Purina Beneful

Purina Beneful

Rating: 1 star  | Price: $$  |  Website

Purina Beneful

Purina Beneful

Purina Beneful has enjoyed quite the reputation in pet food circles among those who may not really know what’s in pet foods. You can ask many people what food they feed their dog, and the response is often “Beneful”. It’s one of the “leading” pet foods in America today.

But is it any good? Well, no. Actually it’s downright terrible.

I originally reviewed this food back in 2007, and on an ingredients standpoint alone pointed out how awful it was. This was before the reams of consumer complaints and heartbreaking stories of sick and dying dogs that have persisted over the years. It’s always hard to substantiate such a claim as pets can die for many reasons (which always seems to be Purina’s answer), but if you think logically – a pet’s diet is fundamental to their health.


Pet Food Ratings is an ingredients and analysis review website, so that’s what this review is focussed on. Beneful have labelled the recently filed class action lawsuit as baseless, but I’m pretty sure I can offer a base. Let’s take a look:

The main ingredient is corn, an awful ingredient to make up the foundation of a dog food. A few studies in recent years have shown, in very few cases, corn can be a decent protein source if processed to a very high standard (at cost). Corn in pet food is more often used as a very cheap non-nutritious filler, which, with typical processing is difficult for our dogs to digest. It makes no sense to include corn in a pet food where a decent meat ingredient is a far better inclusion, and that’s fact. Beneful is largely made from corn for one reason alone, and that’s because cheap ingredients ensure significant profit margins. Good for them, not for your dog.

Beneful claims lawsuit is "baseless" ~ 02/26/2015

Beneful claims lawsuit is “baseless” ~ 02/26/2015

The protein level in Beneful Original is 21%. This is moderately low for a dog food, and you can be assured the corn is the main contribution to this, not meat protein which is what our dogs need.

So what’s the second ingredient? Ah, we find meat – that’s good. But it’s not, it’s by-products, the lowest quality parts of the animal (heads, beaks, feet, etc). It’s not legal to sell by-products for human consumption, and it’s not healthy for our pets. Look up “4D rendered meat” in Google, and make sure you have a strong stomach. In any case, once this meat is cooked it will lose most of it’s weight, which means the third ingredient will likely become more prominent…

…and the third ingredient is, oh dear, more corn. Corn gluten meal is a telltale sign of a cheap dog food. It’s used to artificially inflate protein levels where meat should really be used, it lacks essential amino acids (lysine, tryptophan), it’s highly allergenic, and can cause gastrointestinal issues. So why’s it used? It’s cheap.

Then we find wheat flour. Wheat is one of the cheapest, most allergenic grains that can be used to “fill” a pet food. It has no nutritional value. Wheat flour is even worse, and commonly known in the industry as “floor sweepings”. We find rice flour too… oh, and speaking of allergens, soy is another one, and guess what, we find that as well. Hat trick!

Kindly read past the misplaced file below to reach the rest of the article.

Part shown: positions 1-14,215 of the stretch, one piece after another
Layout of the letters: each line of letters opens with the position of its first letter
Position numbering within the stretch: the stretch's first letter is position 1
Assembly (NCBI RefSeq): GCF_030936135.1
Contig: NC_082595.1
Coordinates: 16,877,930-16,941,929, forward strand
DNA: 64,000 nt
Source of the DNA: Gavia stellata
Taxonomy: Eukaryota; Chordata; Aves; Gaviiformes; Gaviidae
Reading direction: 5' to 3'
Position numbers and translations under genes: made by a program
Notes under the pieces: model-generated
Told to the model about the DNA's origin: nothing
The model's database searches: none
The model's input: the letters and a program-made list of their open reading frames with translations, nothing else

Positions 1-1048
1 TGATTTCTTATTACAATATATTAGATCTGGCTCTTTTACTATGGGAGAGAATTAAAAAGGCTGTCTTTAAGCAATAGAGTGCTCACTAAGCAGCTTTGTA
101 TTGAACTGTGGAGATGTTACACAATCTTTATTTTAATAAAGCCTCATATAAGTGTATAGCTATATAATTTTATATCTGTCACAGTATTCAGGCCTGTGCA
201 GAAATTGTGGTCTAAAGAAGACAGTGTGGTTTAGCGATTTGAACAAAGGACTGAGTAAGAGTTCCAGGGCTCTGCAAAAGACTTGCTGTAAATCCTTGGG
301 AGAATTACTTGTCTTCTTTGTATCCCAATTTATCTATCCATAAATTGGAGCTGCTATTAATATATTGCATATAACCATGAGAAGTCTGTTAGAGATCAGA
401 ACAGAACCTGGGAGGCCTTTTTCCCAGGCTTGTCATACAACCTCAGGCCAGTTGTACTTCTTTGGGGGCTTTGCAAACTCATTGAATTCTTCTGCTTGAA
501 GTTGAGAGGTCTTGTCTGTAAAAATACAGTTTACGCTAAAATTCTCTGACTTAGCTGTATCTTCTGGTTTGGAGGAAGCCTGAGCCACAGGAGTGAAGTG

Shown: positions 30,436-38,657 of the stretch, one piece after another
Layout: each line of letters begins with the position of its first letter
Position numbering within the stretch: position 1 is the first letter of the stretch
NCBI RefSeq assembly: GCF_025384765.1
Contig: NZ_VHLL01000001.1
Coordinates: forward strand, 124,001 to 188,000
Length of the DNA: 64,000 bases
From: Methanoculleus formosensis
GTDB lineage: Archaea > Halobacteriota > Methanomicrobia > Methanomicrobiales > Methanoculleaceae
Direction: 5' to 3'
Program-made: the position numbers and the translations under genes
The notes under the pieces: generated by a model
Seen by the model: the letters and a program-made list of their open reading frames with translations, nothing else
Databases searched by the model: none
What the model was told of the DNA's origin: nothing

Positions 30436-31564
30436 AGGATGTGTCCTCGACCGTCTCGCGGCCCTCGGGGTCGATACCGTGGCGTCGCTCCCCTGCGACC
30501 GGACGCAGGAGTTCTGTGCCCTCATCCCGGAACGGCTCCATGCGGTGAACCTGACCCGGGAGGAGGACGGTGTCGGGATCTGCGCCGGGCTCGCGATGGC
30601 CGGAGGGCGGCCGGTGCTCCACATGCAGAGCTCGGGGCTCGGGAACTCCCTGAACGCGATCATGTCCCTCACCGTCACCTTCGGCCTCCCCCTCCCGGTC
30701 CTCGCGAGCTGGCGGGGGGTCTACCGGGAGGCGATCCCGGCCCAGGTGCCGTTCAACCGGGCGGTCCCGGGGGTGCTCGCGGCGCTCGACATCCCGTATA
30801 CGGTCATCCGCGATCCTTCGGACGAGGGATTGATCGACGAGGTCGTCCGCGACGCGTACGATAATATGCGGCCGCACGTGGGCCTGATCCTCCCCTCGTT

Beef is completely insignificant as the 7th ingredient, but this justifies having “With Beef” on the front of the packet.


It really doesn’t sound appealing does it? There’s more:

Propylene Glycol – This is what antifreeze is made of! It’s banned by the FDA in cat food! It’s used here as a preservative, but it’s definitely not something you want to be feeding your dog day in day out, which is what most dog owners do. Dicalcium phosphate can become toxic. Calcium propionate is a potentially carcinogenic chemical. These are warning signs to me, are they warning signs to you?

Look how high sugar is on the ingredient list. Sugar shouldn’t even be in a pet food. Salt shouldn’t be included either. Your dog doesn’t need the extra sodium (or sugar). They’re used to improve flavor which is otherwise lacking.

So if you put it all together it’s a disaster. Buy a better food, save your money on vets bills, and save the heartbreak of having a sick pet.

If you look on the Beneful website there are many claims about how good their food is. These claims, dear consumers, are baseless.

Where to buy?

Purina Beneful

What’s good about this food….

Not much of anything.

….and what’s not so good.

Widespread use of corn, by-products and animal digest (rendered meats inclusive of diseased animals and lots of nasties). All common allergens such as corn, wheat, and soy. Chemicals, toxins, carcinogenics. Sugar and salt. Artificial colors (I doubt your dogs care about color!). It’s appaling.


Ground yellow corn, chicken by-product meal, corn gluten meal, whole wheat flour, animal fat preserved with mixed-tocopherols, rice flour, beef, soy flour, meat and bone meal, propylene glycol, sugar, tricalcium phosphate, salt, phosphoric acid, potassium chloride, animal digest, sorbic acid (a preservative), mono and dicalcium phosphate, dried spinach, dried peas, dried carrots, L-Lysine monohydrochloride, calcium propionate (a preservative), choline chloride, zinc sulfate, Vitamin E supplement, ferrous sulfate, manganese sulfate, Red 40, niacin, Vitamin A supplement, Yellow 6, Yellow 5, copper sulfate, Vitamin B-12 supplement, calcium pantothenate, Blue 2, thiamine mononitrate, garlic oil, pyridoxine hydrochloride, riboflavin supplement, Vitamin D-3 supplement, calcium iodate, menadione sodium bisulfite complex (source of Vitamin K activity), folic acid, biotin, sodium selenite.

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